Of course, we knew in our heads that things were far from normal. Having gotten back into the Airtel network we had called our families and figured what had happened. Our driver Jugnes had got a call from a relative saying the authorities had requested his village to be evacuated as it was supposed to be in a dangerous low-lying area. We had ourselves been caught in the rain and seen very few army men at Khardung La. All I’m saying is that by the look of things nothing at all looked amiss.
And then when we entered town (and got past another crowd of people waiting for the Rimpoche) it hit us. Not a soul on the streets. Not a single shop open. No one picking up as we called the travel agent’s office. Us not sure if we had a reservation at the hotel where we’d stayed two nights prior before embarking for Nubra (it turned out we did have a reservation; and the kindly hotel staff conjured up some sort of a sandwich for our lunch from whatever supplies they had). It was surreal. And scary. We thought after a couple of hours of rest we should go check out the affected areas to see what has happened. But before that could happen, we realized we ourselves weren’t out of danger.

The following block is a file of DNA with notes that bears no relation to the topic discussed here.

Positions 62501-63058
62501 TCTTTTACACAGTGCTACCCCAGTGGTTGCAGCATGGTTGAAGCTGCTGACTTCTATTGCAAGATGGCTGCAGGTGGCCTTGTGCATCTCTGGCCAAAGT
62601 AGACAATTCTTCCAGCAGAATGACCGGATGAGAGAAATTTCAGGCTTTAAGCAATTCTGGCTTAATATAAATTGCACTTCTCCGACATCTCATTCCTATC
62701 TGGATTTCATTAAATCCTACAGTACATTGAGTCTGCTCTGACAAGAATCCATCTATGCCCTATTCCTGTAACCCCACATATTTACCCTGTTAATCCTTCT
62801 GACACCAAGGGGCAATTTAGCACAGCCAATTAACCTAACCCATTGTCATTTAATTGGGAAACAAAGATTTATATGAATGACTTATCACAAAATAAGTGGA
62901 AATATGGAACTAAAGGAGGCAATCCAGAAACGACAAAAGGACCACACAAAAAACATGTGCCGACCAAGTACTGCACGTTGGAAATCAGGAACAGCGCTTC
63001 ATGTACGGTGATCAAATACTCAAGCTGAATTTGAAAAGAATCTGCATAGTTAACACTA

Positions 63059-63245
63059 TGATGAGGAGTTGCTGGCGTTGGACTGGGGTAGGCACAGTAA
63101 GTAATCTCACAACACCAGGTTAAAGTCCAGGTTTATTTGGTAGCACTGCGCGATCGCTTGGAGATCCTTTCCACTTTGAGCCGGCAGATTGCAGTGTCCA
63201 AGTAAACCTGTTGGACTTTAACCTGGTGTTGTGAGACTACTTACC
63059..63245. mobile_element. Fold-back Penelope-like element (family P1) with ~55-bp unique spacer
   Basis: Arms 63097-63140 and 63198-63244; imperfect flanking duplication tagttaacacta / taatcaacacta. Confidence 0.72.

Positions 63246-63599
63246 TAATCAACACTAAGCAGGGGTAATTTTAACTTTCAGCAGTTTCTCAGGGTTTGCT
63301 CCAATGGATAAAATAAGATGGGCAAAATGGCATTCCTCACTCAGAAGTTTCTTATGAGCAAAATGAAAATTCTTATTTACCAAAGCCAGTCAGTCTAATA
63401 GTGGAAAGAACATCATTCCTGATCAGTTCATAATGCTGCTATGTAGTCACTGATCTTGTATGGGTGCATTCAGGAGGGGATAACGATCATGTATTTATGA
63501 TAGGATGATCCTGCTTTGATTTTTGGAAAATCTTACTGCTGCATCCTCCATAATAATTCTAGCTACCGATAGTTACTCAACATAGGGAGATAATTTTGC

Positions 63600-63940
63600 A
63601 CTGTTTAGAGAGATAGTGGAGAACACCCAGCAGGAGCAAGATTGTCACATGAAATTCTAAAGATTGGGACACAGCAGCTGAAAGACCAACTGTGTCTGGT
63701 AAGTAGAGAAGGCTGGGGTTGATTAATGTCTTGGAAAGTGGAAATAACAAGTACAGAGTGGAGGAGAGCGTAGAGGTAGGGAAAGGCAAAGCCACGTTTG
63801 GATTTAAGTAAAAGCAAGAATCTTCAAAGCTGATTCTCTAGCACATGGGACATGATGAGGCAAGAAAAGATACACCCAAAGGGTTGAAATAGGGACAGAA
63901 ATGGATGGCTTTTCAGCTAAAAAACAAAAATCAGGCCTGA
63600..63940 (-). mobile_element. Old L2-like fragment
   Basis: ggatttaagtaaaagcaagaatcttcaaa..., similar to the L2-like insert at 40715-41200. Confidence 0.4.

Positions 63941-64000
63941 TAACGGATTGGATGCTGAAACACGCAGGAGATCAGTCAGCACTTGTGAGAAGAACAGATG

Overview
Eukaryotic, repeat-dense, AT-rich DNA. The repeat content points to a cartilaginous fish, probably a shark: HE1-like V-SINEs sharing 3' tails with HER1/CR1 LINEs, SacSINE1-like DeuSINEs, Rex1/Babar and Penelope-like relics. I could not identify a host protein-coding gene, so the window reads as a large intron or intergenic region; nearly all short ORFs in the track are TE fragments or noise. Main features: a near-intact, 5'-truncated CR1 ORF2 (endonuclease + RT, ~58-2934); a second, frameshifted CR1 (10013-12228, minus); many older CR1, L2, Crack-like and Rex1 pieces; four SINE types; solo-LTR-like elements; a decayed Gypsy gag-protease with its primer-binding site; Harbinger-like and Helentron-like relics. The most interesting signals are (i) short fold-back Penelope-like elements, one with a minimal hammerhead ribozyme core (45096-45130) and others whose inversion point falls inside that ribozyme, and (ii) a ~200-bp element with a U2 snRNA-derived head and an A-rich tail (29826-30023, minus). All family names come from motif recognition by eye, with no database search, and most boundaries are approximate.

Last evening I borrowed Malcolm Gladwell’s Outliers from the library. Finished off reading it in one sitting this morning. I had been disappointed with his earlier book (The Tipping Point) and have been describing it as a blog post that has been written in 200 pages.